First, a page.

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Gaceta Sanitaria

Print version ISSN 0213-9111

Abstract

COLELL, Esther et al. Prevalence of the use of hypnotics and sedatives among the working population and associated work-related stress factors. Gac Sanit [online]. 2014, vol.28, n.5, pp.369-375. ISSN 0213-9111.  http://dx.doi.org/10.1016/j.gaceta.2014.04.009.

Objective: To explore the prevalence of the use of hypnotics and sedatives in a sample of the Spanish working population and to examine its association with certain work-related stress factors. Methods: Using data from the 2007 Spanish Household Survey on Alcohol and Drugs (Encuesta Domiciliaria sobre Alcohol y Drogas en España [EDADES]), we analyzed the distribution of the use of hypnotics and sedatives in the previous month in the working population aged 16 to 64 years old (n = 13,005). Associations with exposure to certain work-related stress factors (noxious working environment, precariousness, workload, and social support) were examined using logistic regression modelling. Results: The prevalence of the use of hypnotics and sedatives among women in the previous month doubled that of men (6.5% and 3.3%, respectively), while use among the oldest age group was twice that of the youngest group in both sexes (10.2% in women and 5.5% in men older than 45 years), and was four times higher among those reporting poor health (18.9% in women and 11% in men). Concerning work-related stress, exposure to moderate (OR: 1.96; 95%CI: 1.31-2.92) and high (OR: 1.95; 95%CI: 1.14-3.34) levels of precariousness in men and moderate levels in women (OR: 1.43; 95%CI: 1.03-1.99) was associated with the use of hypnotics and sedatives. Conclusions: The prevalence of the use of hypnotics and sedatives was high in women and in workers older than 45 years. Further research is needed on the relationship between the use of hypnotics and sedatives and workers' health, and on the role that work-related stress factors play in this association.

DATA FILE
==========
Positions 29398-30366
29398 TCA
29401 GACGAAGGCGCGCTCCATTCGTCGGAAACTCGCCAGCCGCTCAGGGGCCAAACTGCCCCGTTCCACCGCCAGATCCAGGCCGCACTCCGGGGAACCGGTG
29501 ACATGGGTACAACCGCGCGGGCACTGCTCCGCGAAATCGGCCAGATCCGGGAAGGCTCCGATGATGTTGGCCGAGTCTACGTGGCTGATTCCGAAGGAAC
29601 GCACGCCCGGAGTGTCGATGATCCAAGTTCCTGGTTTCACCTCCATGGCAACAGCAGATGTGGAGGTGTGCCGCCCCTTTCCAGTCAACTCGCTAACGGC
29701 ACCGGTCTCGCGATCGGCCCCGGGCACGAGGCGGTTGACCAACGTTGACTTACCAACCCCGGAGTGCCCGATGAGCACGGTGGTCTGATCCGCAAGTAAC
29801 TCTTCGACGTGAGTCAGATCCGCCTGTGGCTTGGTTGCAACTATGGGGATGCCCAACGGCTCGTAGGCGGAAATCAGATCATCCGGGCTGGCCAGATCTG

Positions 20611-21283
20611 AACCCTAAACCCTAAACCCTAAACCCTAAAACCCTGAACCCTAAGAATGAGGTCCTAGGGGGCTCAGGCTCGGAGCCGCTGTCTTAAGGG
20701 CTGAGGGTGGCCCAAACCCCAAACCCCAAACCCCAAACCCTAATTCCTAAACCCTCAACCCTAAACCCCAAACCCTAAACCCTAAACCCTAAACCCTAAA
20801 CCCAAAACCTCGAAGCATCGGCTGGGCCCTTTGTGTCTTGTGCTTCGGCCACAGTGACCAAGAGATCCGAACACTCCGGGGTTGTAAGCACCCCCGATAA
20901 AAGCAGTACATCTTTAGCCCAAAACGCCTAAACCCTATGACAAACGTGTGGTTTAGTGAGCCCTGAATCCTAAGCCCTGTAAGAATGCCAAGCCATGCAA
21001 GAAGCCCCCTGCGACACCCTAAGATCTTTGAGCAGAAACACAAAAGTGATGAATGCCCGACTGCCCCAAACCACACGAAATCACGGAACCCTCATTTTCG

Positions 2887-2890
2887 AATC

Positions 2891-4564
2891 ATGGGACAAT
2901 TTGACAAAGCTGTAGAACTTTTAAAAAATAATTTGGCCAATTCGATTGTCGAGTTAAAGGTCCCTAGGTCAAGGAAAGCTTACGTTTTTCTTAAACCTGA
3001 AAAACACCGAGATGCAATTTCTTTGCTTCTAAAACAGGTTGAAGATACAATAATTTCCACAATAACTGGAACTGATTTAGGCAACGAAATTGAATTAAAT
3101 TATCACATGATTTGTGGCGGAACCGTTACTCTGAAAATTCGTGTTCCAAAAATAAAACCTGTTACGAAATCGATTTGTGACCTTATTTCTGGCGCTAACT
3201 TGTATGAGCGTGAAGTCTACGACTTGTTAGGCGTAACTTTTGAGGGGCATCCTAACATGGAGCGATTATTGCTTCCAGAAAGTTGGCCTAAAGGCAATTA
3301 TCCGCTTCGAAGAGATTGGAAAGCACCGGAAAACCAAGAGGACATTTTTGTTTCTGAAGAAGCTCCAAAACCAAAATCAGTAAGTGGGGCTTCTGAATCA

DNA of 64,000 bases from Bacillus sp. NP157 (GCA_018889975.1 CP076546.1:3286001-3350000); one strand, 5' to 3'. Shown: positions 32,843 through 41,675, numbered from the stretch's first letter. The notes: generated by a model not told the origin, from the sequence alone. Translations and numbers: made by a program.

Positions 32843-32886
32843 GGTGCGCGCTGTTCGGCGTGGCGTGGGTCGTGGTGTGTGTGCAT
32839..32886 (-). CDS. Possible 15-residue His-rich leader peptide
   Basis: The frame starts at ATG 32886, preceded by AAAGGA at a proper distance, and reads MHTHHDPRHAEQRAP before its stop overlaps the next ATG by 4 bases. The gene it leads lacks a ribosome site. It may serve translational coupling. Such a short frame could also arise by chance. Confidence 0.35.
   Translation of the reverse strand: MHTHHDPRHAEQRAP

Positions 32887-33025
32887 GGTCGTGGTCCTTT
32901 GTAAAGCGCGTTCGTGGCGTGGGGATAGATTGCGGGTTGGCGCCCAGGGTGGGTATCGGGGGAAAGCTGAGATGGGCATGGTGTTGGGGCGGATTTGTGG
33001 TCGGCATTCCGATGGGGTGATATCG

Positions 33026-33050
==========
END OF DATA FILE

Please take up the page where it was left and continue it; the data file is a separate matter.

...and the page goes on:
Keywords : Psychotropic drugs; Gender; Occupational health; Epidemiology; Cross-sectional studies.

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